2020 Census data shows how the Houston region has evolved over the last decade
The U.S. Census Bureau has released data from the 2020 Census; however, collecting this data did not come without its challenges. In March 2020, right as households began receiving invitations to participate in the 2020 Census, the COVID-19 pandemic forced the U.S. Census Bureau to cease all in-person operations. Not only did social distancing make it challenging to go door-to-door to follow-up with folks who hadn’t completed the census, but the virus (along with uncertainty around the existence of citizenship-status questions) also hindered Houston’s response rates to the 2020 Census.
In an article with Understanding Houston, Frances Valdez, the Executive Director of Houston in Action, wrote, “The census affects how billions of our tax dollars will come back into our communities through federal budgeting allocations over the next decade.” The lower the response rate, the smaller the budgets for services and programs like public education, public transit, housing, and more. Decennial census data allows us to look at the present to understand what the Houston region may need in the future. This data informs redistricting efforts, alerts county officials to which groups are growing or declining, and helps policymakers’ plans to strengthen our region for the road ahead.
Houston’s three-county region adds one million residents in past decade
The past decade has been a time of growth for both the state of Texas and the Greater Houston region. The population of Texas grew to 29.1 million in 2020 by adding nearly 4 million residents since 2010. Three Houston-area counties — Fort Bend, Harris, Montgomery — accounted for one-fourth of Texas’ population growth.
As for the population in Houston, each one of our three largest counties has also experienced population growth. The population of Harris County — the most populous county in the state — increased to 6.2 million (15.6%) between 2010 and 2020. Fort Bend County is home to 822,800 people and grew 40.6% in the last decade — the fastest growth rate in our three-county region. Montgomery County’s population grew 36.1% since 2010 to 620,400 in 2020.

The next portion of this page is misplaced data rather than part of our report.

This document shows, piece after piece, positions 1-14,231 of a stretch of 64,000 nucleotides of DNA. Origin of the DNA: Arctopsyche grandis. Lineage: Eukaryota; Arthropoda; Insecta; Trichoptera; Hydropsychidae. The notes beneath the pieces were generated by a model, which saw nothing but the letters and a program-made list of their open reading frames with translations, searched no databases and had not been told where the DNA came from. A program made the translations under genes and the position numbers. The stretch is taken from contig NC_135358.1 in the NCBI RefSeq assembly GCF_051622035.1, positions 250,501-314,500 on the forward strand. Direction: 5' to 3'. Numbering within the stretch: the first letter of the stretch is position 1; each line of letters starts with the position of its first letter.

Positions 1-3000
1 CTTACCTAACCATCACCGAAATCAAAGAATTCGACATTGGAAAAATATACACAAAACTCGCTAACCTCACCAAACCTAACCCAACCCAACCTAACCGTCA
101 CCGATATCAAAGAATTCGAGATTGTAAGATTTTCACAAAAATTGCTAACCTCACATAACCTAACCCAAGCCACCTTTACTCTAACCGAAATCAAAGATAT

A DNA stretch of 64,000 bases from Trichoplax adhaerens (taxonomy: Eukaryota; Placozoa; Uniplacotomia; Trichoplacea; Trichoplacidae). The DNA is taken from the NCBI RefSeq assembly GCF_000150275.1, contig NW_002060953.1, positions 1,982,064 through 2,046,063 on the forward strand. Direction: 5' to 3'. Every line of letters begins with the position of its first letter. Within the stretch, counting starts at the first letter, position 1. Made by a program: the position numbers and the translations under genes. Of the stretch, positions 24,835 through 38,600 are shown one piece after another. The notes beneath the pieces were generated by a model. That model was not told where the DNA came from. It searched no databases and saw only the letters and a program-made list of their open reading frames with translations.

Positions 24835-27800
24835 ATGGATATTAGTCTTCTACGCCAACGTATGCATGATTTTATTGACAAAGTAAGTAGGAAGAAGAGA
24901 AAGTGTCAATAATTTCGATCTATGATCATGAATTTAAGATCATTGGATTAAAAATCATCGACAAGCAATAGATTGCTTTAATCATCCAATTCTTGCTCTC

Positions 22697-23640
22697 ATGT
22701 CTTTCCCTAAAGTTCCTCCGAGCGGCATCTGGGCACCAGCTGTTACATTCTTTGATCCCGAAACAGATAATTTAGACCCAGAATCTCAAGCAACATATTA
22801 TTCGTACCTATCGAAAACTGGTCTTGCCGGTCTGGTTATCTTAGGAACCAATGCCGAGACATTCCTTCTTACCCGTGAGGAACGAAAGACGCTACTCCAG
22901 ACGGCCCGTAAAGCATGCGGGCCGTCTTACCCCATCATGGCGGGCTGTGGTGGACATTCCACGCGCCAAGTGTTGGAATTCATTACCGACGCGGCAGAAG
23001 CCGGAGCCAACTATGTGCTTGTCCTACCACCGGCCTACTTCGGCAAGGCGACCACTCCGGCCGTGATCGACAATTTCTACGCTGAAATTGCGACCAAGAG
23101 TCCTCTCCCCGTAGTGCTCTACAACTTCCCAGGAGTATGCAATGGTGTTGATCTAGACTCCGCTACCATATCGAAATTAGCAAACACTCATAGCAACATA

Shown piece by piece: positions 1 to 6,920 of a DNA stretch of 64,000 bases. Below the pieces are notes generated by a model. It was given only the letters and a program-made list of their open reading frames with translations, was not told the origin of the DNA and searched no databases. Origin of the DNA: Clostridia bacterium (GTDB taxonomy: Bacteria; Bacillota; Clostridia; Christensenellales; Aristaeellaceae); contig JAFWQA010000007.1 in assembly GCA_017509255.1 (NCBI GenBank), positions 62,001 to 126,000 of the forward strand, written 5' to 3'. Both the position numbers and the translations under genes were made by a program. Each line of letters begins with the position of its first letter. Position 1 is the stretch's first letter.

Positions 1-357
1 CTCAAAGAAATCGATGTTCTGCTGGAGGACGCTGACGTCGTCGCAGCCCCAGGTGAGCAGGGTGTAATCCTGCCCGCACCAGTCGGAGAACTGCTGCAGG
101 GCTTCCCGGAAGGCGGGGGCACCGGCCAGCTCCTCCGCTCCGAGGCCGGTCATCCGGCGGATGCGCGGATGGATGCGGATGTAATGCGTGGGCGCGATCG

Population growth consists of two main components: natural increase and net migration. Natural increase refers to the number of births minus deaths in a population, and tends to remain relatively steady over time. Whereas, net migration — the total of the number of individuals who moved into an area minus those who moved out — can have more frequent fluctuations.
Domestic and international migration drives Houston’s population growth
The U.S. Census Bureau distinguishes between domestic and international migration in its migration estimates — domestic migration is any movement within the nation while international migration refers to movement across international borders.
For example, between 2010 and 2020, about 81,900 more residents left Harris County to live somewhere else in the U.S. than moved into Harris County from another U.S. county. (This is the second consecutive decade in which Harris County had negative net domestic migration. Between 2000 and 2010, 72,100 more residents left Harris County to live somewhere else in the country.)
If Harris County is losing people domestically, why is Houston growing so fast? Because Harris County net-gained 289,400 residents to its population between 2010 and 2020 from more people from overseas moving into the area than leaving it for another country. Much of Fort Bend and Montgomery counties’ population growth comes from domestic migration — historically, people from Harris County moving to a neighboring one.
Projections for Houston’s population hit the mark
In 2014, the Texas Demographic Center (previously known as State Data Center) made population projections for three different migration scenarios: one, assuming zero net migration (the number of people who move in equals the number of people moving out), another assuming a net migration rate equal to one-half of the rate seen between 2000 and 2010 (0.5 Scenario), and a final scenario assuming the net migration rate will be equal to the rate seen between 2000 and 2010 (1.0 Scenario).
The 2020 population of Texas is not very different from the projections the Texas Demographic Center made in 2014. Under the 0.5 scenario, they projected that the population of Texas would reach 28.8 million by 2020. Under the 1.0 Scenario, they projected Fort Bend’s population would reach 888,600; under the 0.5 Scenario, they projected Harris County’s population would reach 4,683,874; and Montgomery’s 2020 population is closest to the 1.0 Scenario estimate.
What is the expected population growth in Houston? According to their most recent Houston population growth projections made in 2018, the Texas Demographic Center estimates that by 2030, Fort Bend’s population will nearly double to 1.2 million, Harris County’s will exceed 5.9 million, and Montgomery County’s will reach 831,450.
More than two-thirds of Houston’s three-county region is comprised of People of Color